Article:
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George Lopez: Show us your riffs

George Lopez is a big proponent of mixing music and comedy. He says hedoesn’t want his audience to be laughed out by the time he takes thestage.

George Lopez is a big proponent of mixing music and comedy. He says he doesn’t want his audience to be laughed out by the time he takes the stage.

“When you usually see a headliner, you sit through six dudes and by the third guy you’re like, ‘Come on!’” he says, “I hire a band so people feel like they’ve had a full evening.”

Music isn’t just part of the evening’s program — it’s part of how Lopez himself is programmed.

“It’s a little bit like jazz,” he says of the way he structures his stand-up routine. “You know the notes, and you just decide how to play the notes for that night. ... Some of the best jazz is when they’re playing the song and they go off a little bit and then come back to the song.”

So what is Lopez riffing on these days?

“There’s a lot of entitlement as we live now,” he says. “There’s a lot of people who feel entitled.

There’s less patience than there used to be. It’s funny, because now that I’ve lived long enough to become patient, no one is patient. Yesterday I was at a light, and the instant it turned green, the person behind me honked. I had taken my foot off the brake to put it on the gas and then, ‘BAMMP!’”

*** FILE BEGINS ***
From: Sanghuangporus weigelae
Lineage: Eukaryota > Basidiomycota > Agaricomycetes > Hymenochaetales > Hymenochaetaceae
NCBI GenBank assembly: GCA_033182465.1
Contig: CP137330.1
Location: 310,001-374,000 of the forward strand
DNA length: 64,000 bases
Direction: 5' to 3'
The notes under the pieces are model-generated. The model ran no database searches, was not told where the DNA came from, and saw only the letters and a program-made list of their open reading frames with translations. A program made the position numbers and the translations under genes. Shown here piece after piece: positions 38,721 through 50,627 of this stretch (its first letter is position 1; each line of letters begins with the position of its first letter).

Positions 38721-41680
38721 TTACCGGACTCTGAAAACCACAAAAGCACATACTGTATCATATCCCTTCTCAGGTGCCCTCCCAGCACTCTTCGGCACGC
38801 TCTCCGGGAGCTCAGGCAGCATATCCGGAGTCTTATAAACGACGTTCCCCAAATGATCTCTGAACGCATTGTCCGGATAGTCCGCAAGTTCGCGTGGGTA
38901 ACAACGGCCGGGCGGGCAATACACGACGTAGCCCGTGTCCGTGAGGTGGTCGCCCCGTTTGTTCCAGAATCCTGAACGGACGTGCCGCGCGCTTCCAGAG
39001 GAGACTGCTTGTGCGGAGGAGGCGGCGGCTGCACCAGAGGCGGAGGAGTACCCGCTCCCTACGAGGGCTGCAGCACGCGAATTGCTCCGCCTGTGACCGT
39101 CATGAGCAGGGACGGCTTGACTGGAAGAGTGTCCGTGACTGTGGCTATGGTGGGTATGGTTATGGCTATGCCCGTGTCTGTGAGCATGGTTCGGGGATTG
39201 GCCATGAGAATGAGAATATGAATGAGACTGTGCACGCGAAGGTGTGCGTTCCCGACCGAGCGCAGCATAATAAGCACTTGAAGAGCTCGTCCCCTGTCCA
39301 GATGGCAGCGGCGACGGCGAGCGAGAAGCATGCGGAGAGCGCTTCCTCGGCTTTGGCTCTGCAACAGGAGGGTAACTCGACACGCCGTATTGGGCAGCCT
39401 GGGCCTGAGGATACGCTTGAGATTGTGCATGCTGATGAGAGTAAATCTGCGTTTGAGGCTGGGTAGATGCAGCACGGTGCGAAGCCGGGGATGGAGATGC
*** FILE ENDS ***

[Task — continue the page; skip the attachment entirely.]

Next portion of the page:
Lopez says he has lately achieved a zen-like patience thanks to undergoing the Eastern therapy of reflexology.

“They rub your feet and they can tell you everything about what you’ve got going in your body,” he says. “It really has had a calming effect in my life.”

But don’t think that will make Lopez any less volatile onstage.

“With everything that’s happening as life goes, you kind of stay around the same kind of spine,” he says, “but everything changes around it. The spine of what I’ve always been is still there.”



Conan the barbarian?

After Conan O’Brien publicly complained about being asked to take a time slot that was a half an hour later to accommodate Jay Leno, O’Brien moved to TBS and ended up doing the very thing he was complaining about to George Lopez by bumping “Lopez Tonight” back an hour.

“It’s funny how that happens,” says Lopez, whose show took a hit in ratings with the move, and was eventually canceled five months ago.

But Lopez says he is not bitter, and he was actually the one to persuade O’Brien to make the move happen the way it did.

“It was something that was very different,” the comedian says wistfully of his show, “and I miss that day-to-day excitement.”

 
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